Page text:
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I get that to prove a set is countable you have to find a bijection from that set to a countable set, but i usually get stuck trying to find that function. I'm trying to prove whether or not these sets: $\mathbb{Z}^{[0,1]}$ and $[0,1]^{\mathbb{Z}}$, are countable or uncountable.

Thanks!

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3 Answers 3

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I hope that by $[0,1]$ you mean the interval and that it is not a typo for $\{0,1\}$.

Finding an explicit bijection can be (very) hard. Instead, one can use the CSB theorem to show two sets have the same cardinality by showing that injections in both directions exist. Or, to show that a set is countable, one can express the set is a countable union of countable sets.

To show that a set $S$ is not counatable it suffices to find an injection $B\to S$ from an uncountable set $B$. This is possible your second set. Can you think of an injection $B\to [0,1]^\mathbb Z$ for a suitabley chosen $B$? Can you then solve for the first set?

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  • $\begingroup$ Yes, by [0,1] I mean the interval. $\endgroup$
    – Rachel
    Commented Mar 30, 2014 at 23:11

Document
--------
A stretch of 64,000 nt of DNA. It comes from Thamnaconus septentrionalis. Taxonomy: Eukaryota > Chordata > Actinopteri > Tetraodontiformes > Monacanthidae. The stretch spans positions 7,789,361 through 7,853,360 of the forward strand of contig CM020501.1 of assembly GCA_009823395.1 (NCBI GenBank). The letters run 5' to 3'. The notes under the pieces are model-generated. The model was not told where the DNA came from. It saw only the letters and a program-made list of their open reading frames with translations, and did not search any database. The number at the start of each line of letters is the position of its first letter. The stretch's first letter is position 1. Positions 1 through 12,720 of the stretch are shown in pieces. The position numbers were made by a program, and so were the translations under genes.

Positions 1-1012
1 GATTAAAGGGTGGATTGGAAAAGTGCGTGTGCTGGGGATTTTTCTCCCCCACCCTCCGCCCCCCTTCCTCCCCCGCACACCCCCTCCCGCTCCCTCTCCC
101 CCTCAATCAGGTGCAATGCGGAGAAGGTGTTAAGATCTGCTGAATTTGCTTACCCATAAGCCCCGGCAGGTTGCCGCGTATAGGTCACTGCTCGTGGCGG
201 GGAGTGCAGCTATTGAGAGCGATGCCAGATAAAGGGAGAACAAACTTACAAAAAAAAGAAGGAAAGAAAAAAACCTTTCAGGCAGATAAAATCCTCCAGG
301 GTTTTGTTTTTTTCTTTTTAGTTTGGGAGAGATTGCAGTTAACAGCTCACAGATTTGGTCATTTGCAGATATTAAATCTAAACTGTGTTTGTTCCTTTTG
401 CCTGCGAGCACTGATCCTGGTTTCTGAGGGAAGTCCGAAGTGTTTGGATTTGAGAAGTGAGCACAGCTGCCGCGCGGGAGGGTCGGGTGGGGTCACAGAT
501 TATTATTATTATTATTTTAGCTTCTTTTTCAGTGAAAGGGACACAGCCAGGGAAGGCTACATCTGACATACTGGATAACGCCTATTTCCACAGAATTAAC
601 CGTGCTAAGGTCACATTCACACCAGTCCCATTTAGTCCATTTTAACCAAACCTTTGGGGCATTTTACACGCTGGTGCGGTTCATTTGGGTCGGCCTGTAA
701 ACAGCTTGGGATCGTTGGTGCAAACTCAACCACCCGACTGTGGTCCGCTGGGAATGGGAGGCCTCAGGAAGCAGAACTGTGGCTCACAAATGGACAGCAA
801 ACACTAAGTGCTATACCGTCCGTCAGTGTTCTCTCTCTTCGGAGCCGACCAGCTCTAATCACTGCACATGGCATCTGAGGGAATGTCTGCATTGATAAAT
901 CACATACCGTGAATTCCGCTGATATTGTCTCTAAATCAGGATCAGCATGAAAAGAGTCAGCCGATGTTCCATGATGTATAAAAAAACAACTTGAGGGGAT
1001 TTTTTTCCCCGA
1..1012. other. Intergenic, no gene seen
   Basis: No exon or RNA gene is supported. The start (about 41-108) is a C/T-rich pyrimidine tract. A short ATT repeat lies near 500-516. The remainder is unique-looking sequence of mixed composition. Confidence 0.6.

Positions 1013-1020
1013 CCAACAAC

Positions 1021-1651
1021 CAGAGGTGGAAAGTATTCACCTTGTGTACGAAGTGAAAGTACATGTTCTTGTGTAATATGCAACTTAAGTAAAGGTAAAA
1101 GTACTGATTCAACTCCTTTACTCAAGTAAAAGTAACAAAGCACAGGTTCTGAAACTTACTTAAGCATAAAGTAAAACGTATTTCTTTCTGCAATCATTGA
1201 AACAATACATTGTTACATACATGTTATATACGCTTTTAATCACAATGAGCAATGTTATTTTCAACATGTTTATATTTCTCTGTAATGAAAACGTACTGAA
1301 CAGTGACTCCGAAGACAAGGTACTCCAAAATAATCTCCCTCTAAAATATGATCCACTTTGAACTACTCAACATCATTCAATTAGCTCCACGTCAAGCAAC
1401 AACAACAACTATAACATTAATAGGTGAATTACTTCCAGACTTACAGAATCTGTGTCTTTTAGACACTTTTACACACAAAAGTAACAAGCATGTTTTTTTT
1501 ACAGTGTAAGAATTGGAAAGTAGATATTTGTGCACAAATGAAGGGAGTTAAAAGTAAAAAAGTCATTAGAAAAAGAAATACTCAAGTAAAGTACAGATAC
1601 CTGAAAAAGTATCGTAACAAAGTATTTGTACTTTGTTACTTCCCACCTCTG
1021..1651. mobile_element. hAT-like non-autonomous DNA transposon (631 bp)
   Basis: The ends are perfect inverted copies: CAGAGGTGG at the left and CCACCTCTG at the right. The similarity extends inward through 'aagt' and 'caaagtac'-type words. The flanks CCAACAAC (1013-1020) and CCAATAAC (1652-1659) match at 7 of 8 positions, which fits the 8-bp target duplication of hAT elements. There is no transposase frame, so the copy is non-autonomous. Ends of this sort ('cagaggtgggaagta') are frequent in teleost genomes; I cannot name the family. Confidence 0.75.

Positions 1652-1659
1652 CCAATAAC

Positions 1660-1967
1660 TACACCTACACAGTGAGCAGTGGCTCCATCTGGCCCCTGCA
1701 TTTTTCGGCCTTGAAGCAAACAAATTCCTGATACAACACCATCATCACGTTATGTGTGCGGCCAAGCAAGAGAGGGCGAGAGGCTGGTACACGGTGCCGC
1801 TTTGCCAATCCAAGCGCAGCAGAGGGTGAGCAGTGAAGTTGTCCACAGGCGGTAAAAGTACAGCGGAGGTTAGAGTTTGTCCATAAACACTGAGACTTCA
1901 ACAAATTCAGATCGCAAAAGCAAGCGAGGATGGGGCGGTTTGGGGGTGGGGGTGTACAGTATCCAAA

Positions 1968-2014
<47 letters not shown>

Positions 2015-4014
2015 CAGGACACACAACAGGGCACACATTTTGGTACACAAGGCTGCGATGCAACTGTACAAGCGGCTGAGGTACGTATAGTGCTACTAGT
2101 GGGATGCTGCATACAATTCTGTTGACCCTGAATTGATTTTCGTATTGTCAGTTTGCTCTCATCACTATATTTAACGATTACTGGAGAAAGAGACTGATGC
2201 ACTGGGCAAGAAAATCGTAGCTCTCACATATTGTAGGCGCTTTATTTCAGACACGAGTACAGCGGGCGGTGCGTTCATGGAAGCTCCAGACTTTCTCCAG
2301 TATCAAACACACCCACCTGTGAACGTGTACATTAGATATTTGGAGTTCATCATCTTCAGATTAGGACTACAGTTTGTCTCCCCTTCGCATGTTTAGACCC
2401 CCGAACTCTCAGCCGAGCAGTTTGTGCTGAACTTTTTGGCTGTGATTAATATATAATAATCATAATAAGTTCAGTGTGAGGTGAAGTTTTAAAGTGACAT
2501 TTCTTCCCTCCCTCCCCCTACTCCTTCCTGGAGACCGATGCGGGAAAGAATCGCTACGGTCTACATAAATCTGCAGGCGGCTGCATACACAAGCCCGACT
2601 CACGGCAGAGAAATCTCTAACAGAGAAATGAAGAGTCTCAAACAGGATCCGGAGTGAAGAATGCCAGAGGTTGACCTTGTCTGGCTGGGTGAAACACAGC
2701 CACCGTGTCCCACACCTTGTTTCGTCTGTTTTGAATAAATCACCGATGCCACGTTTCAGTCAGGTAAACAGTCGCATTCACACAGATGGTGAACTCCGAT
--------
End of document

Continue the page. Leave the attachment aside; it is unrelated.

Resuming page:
• $\begingroup$ does this injection work: g $\in$ $[0,1]^{\mathbb{Z}}$ then f(g) = $a_n$ where $a_i = g(i)$ with i $\in$ $\mathbb{N}$? $\endgroup$
    – Rachel
    Commented Mar 30, 2014 at 23:25
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First notice that we have a bijective function from $\mathbb{N}$ to $\mathbb{Z}$, So we can reduce our problems to $[0,1]^\mathbb{N}$ and $\mathbb{N}^{[0,1]}$. Further we have that $\mathcal{P}(\mathbb{N})$ is uncountable. Then look at the function $$ f:\mathcal{P}(\mathbb{N})\to[0,1]^{\mathbb{N}} $$ by sending $A\in\mathcal{P}(\mathbb{N})$ to the map in $[0,1]^{\mathbb{N}}$ which send $x\in\mathbb{N}$ to $1$ if $x\in A$ and zero otherwise. This gives an injective function, thus we conclude that $[0,1]^\mathbb{N}$ is uncountable.

Then for the other notice you can imbed $\mathbb{N}$ in $[0,1]$ by looking at $1/n$. then you can look at a subset of the set $\mathbb{Z}^{[0,1]}$ which is $\{0,1\}^\mathbb{N}$ and then you can say again with the above argument that it is uncountable.

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  • $\begingroup$ Could you explain a little further?. We can change $\mathbb{N}$ by $\mathbb{Z}$ just because $\mathbb{N}\sim \mathbb{Z}$?. What further argument could be given in order to prove that $[0,1]^{\mathbb{N}}$ countable $\iff$ $[0,1]^{\mathbb{Z}}$ countable. I'm sorry if this is a very basic question. $\endgroup$
    – Cure
    Commented Apr 9, 2014 at 2:04
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Your second set contains an isomorphic copy of $[0,1]$ as a subset (fix all but the first coordinate), and so can't be countable. You're first set is uncountable for the same reason; consider the subset where each coordinate is the same. What is this isomorphic to?

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